Set during Japan's Shogun era, this film looks at life in a samurai compound where young warriors are trained in swordfighting. A number of interpersonal conflicts are brewing in the ... See full summary »
Nine convicts escape from prison; most are convicted murders. They commandeer a van from a strip club. Their plan is to find a stash of counterfeit money that a deranged cell mate told them... See full summary »
Sumin is an orphan trying to balance work in a factory with study at an art college and an evening job. One night, a rich young businessman makes an advance on him during one of his driving... See full summary »
In busy downtown Seoul, a thuggish young man notices a fresh-faced college student who sits on a bench. He stares then sits next to her. She looks at him as if he's vermin, rises and walks ... See full summary »
An unknown future. A boy confesses to the murder of another in an all-boy juvenile detention facility. More an exercise in style than storytelling, the story follows two detectives trying to uncover the case. Homosexual tension and explosive violence drives the story which delivers some weird and fascinating visuals. Written by
With Ryuhei Matsuda playing a featured role, I was constantly reminded of Oshima's Gohatto (Matsuda's debut film). In fact, I'm not so sure that this movie isn't a meditation on Gohatto, a sort of futuristic spiritual version. There are a lot of similarities, despite the completely different genres and storytelling techniques of the two films. Both take place in closed male societies, both have beautiful murderers, obsessive love, and mystery. And they both have Ryuhei Matsuda.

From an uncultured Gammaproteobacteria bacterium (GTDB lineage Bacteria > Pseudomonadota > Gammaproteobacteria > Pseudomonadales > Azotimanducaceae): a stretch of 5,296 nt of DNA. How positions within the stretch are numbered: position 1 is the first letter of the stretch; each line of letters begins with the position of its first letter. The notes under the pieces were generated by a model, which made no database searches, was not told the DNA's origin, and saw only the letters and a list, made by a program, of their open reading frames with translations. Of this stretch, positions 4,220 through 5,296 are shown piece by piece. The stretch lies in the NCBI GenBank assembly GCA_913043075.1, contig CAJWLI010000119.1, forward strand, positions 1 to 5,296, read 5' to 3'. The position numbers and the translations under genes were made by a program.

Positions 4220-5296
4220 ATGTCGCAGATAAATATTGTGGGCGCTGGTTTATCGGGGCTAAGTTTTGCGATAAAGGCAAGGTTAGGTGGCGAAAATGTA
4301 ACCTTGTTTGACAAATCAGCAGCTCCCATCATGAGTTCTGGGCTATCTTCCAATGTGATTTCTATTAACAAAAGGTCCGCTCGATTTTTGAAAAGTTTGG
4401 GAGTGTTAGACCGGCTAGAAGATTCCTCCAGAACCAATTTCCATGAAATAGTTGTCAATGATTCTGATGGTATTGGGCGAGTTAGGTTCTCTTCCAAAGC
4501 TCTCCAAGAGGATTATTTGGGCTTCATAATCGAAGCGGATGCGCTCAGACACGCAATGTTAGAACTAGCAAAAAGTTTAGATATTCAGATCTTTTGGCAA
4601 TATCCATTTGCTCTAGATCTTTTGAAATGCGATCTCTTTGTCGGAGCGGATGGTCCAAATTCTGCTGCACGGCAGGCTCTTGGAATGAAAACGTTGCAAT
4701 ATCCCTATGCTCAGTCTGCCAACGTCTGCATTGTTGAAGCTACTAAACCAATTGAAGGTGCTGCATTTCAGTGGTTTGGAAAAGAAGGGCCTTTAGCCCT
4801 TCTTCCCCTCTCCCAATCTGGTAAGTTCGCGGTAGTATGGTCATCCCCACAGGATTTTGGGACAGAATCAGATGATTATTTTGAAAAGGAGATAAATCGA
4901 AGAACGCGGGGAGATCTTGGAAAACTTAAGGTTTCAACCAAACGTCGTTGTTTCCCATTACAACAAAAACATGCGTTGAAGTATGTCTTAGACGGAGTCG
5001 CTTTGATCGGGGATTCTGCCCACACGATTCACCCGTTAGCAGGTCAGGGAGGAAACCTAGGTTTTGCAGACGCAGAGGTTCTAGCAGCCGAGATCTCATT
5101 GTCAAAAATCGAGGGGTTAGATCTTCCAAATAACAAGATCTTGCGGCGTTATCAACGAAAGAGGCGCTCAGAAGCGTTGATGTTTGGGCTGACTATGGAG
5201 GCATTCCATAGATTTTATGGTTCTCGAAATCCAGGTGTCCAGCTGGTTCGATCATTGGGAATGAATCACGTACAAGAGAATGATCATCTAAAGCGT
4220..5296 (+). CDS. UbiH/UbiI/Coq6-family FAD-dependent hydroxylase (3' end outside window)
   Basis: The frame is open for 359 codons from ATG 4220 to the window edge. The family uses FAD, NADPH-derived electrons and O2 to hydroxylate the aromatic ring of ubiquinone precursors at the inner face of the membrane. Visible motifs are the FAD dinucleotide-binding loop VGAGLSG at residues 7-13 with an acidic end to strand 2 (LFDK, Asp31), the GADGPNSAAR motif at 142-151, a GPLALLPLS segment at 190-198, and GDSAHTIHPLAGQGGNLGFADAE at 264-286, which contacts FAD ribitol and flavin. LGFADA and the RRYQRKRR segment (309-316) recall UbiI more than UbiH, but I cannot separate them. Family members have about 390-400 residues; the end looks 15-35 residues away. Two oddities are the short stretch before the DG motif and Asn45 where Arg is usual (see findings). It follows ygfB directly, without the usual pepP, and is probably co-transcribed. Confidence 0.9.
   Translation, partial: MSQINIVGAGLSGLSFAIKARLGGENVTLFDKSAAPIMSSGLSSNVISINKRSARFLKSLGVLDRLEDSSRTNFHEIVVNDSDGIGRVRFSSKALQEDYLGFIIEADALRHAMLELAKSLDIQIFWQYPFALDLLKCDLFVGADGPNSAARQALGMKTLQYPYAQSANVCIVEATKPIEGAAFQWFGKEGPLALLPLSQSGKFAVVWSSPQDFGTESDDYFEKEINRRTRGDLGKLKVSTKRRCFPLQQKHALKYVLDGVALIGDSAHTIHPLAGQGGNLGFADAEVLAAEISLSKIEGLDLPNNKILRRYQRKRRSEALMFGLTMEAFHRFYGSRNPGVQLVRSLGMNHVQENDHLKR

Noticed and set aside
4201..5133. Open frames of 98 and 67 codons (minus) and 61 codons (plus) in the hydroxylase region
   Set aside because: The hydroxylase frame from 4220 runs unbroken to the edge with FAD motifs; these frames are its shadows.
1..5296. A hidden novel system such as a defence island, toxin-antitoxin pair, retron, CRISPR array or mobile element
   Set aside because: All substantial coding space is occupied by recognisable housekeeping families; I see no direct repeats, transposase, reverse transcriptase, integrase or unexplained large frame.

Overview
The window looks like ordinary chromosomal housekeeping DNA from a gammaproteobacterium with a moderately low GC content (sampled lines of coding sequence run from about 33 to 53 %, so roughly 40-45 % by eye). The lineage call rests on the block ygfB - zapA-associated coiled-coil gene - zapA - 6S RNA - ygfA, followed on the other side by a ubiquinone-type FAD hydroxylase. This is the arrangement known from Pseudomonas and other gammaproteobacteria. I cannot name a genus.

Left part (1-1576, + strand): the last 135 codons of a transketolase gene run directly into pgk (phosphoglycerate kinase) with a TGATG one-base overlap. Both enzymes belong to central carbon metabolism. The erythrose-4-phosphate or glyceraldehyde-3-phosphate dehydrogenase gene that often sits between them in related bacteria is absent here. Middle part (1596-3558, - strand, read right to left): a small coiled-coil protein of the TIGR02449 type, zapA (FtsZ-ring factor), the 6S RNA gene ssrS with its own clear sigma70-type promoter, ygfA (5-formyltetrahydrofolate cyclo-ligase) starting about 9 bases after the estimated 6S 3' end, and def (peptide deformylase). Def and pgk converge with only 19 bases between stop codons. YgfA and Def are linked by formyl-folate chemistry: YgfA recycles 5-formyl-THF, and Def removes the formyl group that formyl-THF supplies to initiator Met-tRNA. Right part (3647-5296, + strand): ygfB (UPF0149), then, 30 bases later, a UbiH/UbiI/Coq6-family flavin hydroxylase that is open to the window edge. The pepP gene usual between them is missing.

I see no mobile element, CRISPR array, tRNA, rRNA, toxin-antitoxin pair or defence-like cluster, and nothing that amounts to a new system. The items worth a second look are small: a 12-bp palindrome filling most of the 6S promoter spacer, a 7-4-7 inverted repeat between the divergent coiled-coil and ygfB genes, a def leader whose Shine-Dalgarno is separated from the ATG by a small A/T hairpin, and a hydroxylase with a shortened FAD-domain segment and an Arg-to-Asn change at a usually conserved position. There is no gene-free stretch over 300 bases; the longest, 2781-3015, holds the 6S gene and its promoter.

Gohatto is a more traditional film (compared to this one, anyway), and the symbolism is not so heavy-handed as it is here. There's no rocket ship or pyramid or all that those two things imply. There is an awful lot going on in this film, probably a little too much.
The mix of stage-play theatricality with cinematic realism is a little distracting, and it put me on guard against excessive artiness. And let's face it, there is excessive artiness. That's not to say the movie isn't beautiful to look at--it is.
And it's worth seeing. But if you haven't seen Gohatto, see it. Gohatto is to 46-Okunen No Koi as the velvet glove is to the sledgehammer.
1 of 7 people found this review helpful.
Was this review helpful to you?